A Service of brainline.org
About Traumatic Brain Injury
Brain injury has become the signature wound of the wars in Iraq and Afghanistan. Because wartime TBIs can be associated with a psychological wound — post-traumatic stress disorder (PTSD) — the diagnosis and treatment of service members and veterans with brain injury has become even more of a major challenge for the military and for the Department of Veterans Affairs (VA).
The good news is that there's been a tremendous amount of research and advocacy as a result of war-related TBIs, and it's improving our understanding of the brain and the way we treat injuries. Today, organizations like the Defense and Veterans Brain Injury Center (DVBIC) are working to improve the how we care for service members with TBI, to ratchet up research efforts, and to increase education efforts surrounding TBI.
Transitioning from Combat to the Civilian World: It's Easy to Overreact
More About Traumatic Brain Injury
Brain Injury Awareness Month
October 22, 2012
Brain Injury Awareness Month shines a spotlight on the progress and benefits of brain research — for civilian and military populations.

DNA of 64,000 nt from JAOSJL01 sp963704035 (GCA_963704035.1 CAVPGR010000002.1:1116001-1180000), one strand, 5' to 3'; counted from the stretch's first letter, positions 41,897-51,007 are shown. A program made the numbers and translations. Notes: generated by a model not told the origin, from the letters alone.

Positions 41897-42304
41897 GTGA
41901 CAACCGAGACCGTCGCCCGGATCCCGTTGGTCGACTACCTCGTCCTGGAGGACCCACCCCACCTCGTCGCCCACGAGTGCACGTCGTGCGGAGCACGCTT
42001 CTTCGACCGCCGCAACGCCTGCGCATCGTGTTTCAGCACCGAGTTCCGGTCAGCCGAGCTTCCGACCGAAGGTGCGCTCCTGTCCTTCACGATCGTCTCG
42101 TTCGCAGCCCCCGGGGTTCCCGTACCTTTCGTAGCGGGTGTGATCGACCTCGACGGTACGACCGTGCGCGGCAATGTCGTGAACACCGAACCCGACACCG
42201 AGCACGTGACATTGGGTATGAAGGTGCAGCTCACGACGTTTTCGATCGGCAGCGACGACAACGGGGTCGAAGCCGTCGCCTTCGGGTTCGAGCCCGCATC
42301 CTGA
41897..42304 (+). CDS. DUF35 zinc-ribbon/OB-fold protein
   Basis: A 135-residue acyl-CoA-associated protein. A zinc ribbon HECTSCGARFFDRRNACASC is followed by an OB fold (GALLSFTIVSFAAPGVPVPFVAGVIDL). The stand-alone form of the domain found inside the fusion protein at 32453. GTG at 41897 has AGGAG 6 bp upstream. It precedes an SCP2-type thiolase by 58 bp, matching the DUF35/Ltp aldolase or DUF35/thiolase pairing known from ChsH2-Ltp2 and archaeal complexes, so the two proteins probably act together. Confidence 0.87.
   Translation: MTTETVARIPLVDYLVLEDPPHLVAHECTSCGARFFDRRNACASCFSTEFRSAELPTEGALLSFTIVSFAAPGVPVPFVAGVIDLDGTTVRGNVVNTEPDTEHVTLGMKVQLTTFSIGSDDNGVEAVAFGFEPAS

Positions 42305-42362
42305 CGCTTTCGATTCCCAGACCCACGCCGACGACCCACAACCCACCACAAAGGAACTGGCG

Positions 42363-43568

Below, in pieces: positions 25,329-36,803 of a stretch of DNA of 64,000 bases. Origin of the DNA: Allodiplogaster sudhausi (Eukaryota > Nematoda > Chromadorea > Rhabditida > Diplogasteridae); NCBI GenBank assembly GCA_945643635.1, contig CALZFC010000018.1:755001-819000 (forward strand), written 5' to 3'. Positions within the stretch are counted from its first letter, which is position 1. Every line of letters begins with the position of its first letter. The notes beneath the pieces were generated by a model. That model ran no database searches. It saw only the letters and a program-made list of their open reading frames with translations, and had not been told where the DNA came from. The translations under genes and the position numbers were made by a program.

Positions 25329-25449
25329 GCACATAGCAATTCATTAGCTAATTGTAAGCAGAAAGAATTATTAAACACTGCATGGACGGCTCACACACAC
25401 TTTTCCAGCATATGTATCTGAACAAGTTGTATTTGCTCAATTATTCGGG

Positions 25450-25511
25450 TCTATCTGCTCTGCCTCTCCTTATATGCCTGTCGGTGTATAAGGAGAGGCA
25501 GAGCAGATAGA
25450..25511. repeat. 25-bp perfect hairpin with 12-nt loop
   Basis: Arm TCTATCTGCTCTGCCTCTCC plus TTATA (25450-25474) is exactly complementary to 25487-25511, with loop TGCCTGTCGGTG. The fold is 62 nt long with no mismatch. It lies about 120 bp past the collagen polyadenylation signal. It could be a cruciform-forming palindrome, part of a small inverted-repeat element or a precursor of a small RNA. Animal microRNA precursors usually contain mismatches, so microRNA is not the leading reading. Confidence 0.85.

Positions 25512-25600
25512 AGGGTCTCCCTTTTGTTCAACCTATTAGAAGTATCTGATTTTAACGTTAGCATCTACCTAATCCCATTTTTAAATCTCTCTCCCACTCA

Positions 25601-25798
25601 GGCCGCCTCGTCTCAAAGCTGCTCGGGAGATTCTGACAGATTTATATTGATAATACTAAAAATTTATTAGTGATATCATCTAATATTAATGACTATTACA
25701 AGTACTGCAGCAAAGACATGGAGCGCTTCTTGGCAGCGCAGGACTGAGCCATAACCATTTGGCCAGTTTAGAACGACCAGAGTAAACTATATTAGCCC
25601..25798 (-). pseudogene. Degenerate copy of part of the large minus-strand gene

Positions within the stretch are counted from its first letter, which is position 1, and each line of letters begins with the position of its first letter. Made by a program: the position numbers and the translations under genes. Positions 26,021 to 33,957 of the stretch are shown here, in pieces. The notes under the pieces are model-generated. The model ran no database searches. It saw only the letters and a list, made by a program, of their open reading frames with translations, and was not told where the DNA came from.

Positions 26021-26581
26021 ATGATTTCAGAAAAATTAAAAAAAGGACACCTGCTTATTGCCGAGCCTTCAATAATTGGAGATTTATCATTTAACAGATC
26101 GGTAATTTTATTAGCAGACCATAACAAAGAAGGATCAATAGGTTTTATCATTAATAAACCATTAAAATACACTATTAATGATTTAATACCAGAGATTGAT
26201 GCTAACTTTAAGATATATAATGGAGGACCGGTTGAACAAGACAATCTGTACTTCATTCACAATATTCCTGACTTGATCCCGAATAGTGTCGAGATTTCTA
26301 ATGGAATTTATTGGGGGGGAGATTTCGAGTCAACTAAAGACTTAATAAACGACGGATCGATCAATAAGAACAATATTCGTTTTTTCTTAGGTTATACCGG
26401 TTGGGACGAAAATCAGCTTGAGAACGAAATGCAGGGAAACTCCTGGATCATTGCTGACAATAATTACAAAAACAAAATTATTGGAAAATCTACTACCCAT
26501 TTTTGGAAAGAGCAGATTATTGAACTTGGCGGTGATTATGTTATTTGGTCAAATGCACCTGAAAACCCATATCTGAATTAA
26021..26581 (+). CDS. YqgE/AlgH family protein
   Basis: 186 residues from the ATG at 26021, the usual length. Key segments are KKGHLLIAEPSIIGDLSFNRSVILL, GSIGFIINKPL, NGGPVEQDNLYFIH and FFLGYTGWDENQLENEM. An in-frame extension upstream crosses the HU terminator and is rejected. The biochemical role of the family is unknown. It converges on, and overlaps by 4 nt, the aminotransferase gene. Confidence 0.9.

The Basics of TBI
July 5, 2012
A traumatic brain injury (TBI) happens when something outside the body hits the head with a lot of force, and no two brain injuries are exactly alike.
More Injury Prevention Efforts Needed for Veterans with TBI
May 5, 2012
Veterans with traumatic brain injury are sustaining new, nonfatal injuries after being discharged from inpatient care.
Wear Your Helmet: A Picture Is Worth a Thousand Words
April 5, 2012
A simple, yet powerful message — Wear Your Helmet. Watch DVBIC's new prevention video currently showing on a Super Screen in New York City's Times Square.
A video blog by Veteran Adam Anicich
Don't Be Stoic; Talk to Your PT, OT, and Doctors
Adam talks about why it's important to keep an open line of communication with PTs, OTs, and other healthcare providers during TBI recovery. "You are the only one who knows exactly where you are. Tell them and they can care for you better."
Expanding Your Realm of Possibilities After a Brain Injury
It may be a cliché, but when one door shuts, often another, better one opens. Adam talks about a friend, a retired Marine, who tried something totally out of character and has now not only made a business from it but derives great pleasure from it.